BERLIN, July 21, 2011 (KATAKAMI.COM / THE TELEGRAPH) — The German chancellor and the French president were barraged with pleas from political and financial leaders to reach agreement on bailing out Greece – or risk the collapse of the single currency, The Telegraph reported on Wednesday.
The leaders have been told that today’s crucial summit in Brussels was the “last chance saloon” for the euro project.
Mr Sarkozy decided to travel to Berlin after the pair repeatedly failed to agree on how to get private bondholders to share the costs of a new €115bn (£101bn) bail-out for Greece.
Jose Manuel Barroso, the president of the European Commission, said: “Nobody should be under any illusion: the situation is very serious. It requires a response. Otherwise the negative consequences will be felt in all the corners of Europe and beyond.”
In a rare outburst, Mr Barroso, accused the leaders of endangering “a strong single market and a strong euro”.
“That is what is at stake. That is why we must provide a solution tomorrow. I believe now is the time to decide,” he said. “Leaders need to come to the table saying what they can do and what they want to do and what they will do. Not what they can’t do and won’t do.”
Mr Barroso rounded on Germany, France and the European Central Bank (ECB), blaming them all for obstructing a deal on the “feasibility and limits” of private sector involvement in a second Greek bail-out. He criticised Germany for blocking “scope for more flexible action” through the European Financial Stability Facility (EFSF), France for holding up “repair of the banking sector” and the ECB for failing “to ensure the provision of liquidity to our banking system”.
Jyrki Katainen, Finland’s prime minister, said: “We are trying to avoid a total catastrophe, that is, Greece’s insolvency which would most likely be highly contagious.”
Meanwhile, George Papandreou, the Greek prime minister, called the summit “a make-or-break moment.”
Last night tensions over the European sovereign debt crisis reached fever pitch as:
• A crucial meeting of “eurozone sherpas” – senior officials from all 17 finance ministries – was cancelled pending a possible agreement between Ms Merkel and Mr Sarkozy. The meeting, designed to thrash out details of a fresh Greek bail-out, has been pencilled in for this morning, before the summit begins at lunchtime.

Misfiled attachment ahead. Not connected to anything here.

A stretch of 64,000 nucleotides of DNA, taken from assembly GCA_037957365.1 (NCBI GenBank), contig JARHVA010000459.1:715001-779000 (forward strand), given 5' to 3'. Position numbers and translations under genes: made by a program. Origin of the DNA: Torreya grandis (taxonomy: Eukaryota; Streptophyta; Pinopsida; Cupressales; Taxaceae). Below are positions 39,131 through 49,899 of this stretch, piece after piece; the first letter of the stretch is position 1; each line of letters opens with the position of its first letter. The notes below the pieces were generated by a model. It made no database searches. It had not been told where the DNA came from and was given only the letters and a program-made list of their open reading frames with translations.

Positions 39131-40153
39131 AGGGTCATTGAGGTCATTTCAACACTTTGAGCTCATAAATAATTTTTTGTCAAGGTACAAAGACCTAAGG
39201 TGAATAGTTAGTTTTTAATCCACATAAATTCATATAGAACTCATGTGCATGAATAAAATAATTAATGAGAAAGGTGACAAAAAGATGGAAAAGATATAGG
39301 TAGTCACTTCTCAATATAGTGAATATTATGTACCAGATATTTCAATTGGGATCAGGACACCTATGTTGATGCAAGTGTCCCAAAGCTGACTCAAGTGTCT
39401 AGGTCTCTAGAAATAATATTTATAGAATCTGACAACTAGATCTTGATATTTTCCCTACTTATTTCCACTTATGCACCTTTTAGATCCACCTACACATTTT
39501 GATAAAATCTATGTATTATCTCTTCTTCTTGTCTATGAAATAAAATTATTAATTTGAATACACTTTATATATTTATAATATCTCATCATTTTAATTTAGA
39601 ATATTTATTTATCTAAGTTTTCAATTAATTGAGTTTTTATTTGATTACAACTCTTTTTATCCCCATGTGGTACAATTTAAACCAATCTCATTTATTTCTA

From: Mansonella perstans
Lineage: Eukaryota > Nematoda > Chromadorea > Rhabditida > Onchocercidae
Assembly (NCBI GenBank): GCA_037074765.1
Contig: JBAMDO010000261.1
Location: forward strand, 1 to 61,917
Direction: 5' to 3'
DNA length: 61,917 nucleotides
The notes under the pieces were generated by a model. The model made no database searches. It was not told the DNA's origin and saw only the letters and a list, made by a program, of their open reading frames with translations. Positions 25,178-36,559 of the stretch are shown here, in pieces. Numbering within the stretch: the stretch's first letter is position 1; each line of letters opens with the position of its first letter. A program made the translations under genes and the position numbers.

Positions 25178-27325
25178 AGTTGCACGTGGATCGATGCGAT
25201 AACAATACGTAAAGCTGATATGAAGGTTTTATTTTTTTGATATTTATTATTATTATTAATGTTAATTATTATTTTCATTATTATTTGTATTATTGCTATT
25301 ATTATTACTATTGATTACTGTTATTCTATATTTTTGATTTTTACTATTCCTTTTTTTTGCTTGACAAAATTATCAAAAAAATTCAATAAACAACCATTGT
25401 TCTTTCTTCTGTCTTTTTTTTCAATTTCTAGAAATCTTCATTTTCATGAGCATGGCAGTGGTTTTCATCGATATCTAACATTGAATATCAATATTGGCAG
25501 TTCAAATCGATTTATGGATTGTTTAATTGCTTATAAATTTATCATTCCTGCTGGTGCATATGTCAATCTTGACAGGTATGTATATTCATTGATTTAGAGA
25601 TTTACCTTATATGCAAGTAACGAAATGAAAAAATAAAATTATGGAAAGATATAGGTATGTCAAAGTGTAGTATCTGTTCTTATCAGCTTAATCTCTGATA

• A group of leading economists wrote an open letter to European leaders warning: “For the first time, the very survival of the euro is at stake.” The 12 economists, including Richard Portes from the London Business School, called for the expansion of the EFSF and for permission for the fund to operate in secondary bond markets. They said: “The important thing is to acknowledge that leaders are out of time. Deciding to not decide could mark the end of the Eurozone as we know it.”
• Yields on lower-rated eurozone debt fell for the second day running in the hope that European leaders can agree a fresh bail-out for Greece’s debt burden and find a way to prevent the crisis from spreading. One trader said: “It might be wishful thinking – but the alternative is unthinkable.”
In an attempt to assuage the rising panic across Europe, Alain Juppe, the French foreign minister, said that Mr Sarkozy and Ms Merkel’s meeting was a good sign and he was “sure we will find an accord”. He insisted that “there is a very broad convergence of views” among euro-zone countries.
Steffen Seibert, the German government spokesman, said Ms Merkel and Mr Sarkozy knew the stakes were high. He said the pair were not intending to dictate terms to the other 15 eurozone countries, but admitted that “if France and Germany cannot agree, Europe does not move forward”.
While Germany wants private bondholders to take a “haircut”, France and the ECB are determined to avoid any credit event that could be seen as a default. The possible compromises, contained in a leaked document, include imposing a tax on eurozone banks; a vast debt swap in which investors would roll over their current bonds for new longer-term maturities; and an expansion of the EFSF.
Sharon Bowles, MEP, said: “The leaders must change tack from the squabbling and mixed messages … the summit is the last chance saloon before problems become even greater.” (*)